Cloud computing and Grid computing are the two words that end up confusing many people as they are similar in theory. Cloud computing and Grid computing involves a massive computer network infrastructure.
On the front end, cloud computing and grid computing are newer concepts compared to other large computing solutions. Both concepts have been developed for the purpose of distributed computing, that is, computing an element over a large area, literally on computers that are separated by some of the other means.
Well there are many reasons people prefer Distributed computing over single processor computing, and here they are:
- The reason to opt for distributed computing is to offer parallel or concurrent computational resources to the users. The concept of the queue has been overtaken. Requests don’t actually have to wait in a queue to get serviced one after the other.
- Distributed computers make use of every spare moment your processor is idle.
- Distributed computing systems are made up of many systems, so if one crashes other is unaffected.
- Distributed model scales very well. Need more compute resources? Just plug them in by installing a client on additional desktops or servers.
Cloud computing vs Grid computing
To understand the basic and complex differences between cloud and grid computing, we really need to explain both the technologies. Here’s how they are defined.
Cloud is basically an extension to the object-oriented programming concept of abstraction. Here cloud means the Internet. For the end-users it is just getting outputs for certain inputs, the complete process that lead to the outputs is purely invisible. Computing is based on virtualized resources that are placed over multiple servers in clusters.
Also within the “cloud computing” family, are what’s known as an SPI model SaaS, PaaS, and IaaS. These are the services available on the cloud and do all the heavy lifting using someone else’s infrastructure. Cloud computing eliminates the costs and complexity of buying, configuring, and managing the hardware and software needed to build and deploy applications; these applications are delivered as a service over the Internet (the cloud).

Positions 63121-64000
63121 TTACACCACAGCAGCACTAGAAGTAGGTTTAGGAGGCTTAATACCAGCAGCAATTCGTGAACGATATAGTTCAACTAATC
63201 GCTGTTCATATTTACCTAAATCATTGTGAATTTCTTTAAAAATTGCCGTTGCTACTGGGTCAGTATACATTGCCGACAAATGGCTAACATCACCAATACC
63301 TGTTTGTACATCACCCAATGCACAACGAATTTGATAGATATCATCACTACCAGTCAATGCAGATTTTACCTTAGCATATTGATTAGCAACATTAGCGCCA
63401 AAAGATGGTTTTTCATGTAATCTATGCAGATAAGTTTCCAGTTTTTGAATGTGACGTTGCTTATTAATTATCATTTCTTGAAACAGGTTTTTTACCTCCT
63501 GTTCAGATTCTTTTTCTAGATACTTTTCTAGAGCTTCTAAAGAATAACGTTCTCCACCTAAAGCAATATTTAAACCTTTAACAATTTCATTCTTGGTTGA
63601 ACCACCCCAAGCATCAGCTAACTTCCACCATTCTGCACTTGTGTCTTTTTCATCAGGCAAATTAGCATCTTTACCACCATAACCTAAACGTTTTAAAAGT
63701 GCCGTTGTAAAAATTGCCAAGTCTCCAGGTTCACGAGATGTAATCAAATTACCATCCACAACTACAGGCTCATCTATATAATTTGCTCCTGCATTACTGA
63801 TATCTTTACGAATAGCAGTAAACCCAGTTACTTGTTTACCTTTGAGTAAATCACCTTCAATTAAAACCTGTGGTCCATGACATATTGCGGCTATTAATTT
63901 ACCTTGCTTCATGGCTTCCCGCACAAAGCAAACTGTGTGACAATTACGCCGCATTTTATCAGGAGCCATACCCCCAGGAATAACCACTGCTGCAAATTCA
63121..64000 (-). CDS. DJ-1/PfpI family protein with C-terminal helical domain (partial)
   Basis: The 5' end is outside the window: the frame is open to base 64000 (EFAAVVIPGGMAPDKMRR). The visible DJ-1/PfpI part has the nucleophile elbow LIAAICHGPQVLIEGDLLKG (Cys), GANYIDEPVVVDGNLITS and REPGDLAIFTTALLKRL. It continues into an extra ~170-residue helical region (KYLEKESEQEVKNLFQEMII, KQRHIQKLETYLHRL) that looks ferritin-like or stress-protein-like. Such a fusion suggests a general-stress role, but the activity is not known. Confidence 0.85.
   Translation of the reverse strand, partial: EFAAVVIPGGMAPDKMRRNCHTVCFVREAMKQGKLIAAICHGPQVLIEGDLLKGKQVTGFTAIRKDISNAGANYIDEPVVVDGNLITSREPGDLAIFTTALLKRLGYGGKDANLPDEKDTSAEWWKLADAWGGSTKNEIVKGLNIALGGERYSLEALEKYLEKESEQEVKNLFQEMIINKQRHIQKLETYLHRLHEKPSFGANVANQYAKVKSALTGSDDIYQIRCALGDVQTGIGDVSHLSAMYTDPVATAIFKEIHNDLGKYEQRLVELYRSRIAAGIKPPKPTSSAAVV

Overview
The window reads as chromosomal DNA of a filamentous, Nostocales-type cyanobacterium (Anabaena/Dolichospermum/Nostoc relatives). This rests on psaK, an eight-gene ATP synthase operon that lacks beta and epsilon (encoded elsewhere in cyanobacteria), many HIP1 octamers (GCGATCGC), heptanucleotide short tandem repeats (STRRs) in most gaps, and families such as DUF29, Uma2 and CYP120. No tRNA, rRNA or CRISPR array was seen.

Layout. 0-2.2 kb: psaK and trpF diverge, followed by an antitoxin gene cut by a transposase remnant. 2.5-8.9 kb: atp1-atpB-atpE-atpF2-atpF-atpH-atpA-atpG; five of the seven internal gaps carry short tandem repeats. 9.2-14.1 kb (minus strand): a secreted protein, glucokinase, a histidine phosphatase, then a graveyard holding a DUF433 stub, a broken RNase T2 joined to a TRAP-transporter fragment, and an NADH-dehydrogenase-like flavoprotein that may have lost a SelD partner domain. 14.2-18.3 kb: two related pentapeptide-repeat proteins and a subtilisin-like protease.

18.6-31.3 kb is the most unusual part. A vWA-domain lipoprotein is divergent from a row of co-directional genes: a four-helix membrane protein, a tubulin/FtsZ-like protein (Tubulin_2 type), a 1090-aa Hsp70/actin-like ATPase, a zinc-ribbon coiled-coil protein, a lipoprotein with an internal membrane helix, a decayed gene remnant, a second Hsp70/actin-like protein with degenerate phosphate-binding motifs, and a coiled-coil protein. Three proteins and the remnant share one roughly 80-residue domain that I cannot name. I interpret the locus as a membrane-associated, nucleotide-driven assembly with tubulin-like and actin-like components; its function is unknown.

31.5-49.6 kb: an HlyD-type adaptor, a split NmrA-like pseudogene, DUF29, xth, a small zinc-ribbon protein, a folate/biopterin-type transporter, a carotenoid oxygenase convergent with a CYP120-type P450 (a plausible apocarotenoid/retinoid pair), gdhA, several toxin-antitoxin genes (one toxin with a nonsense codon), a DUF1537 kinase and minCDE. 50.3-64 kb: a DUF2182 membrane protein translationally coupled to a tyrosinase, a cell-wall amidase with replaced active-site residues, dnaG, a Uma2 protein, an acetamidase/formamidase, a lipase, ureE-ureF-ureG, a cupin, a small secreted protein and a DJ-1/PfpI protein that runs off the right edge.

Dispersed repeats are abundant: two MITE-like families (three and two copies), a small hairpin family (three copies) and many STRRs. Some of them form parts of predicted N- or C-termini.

Grid systems are designed for collaborative sharing of resources. It can also be thought of as distributed and large-scale cluster computing. A Grid is basically the one that uses the processing capabilities of different computing units for processing a single task. The task is broken into multiple sub-tasks, each machine on a grid is assigned a task. As when the sub-tasks are completed they are sent back to the primary machine which takes care of all the tasks. They are combined or clubbed together as an output.
- Server computers are still needed to distribute the pieces of data and collect the results from participating clients on the grid.
- Cloud offers more services than grid computing. In fact, almost all the services on the Internet can be obtained from the cloud, eg web hosting, multiple Operating systems, DB support, and much more.
- Grids tend to be more loosely coupled, heterogeneous, and geographically dispersed compared to conventional cluster computing systems.
Let me know if you have any questions.
UPDATE: In the interest of clarity, based on the comments received, certain lines/sections of the post have been suitably edited.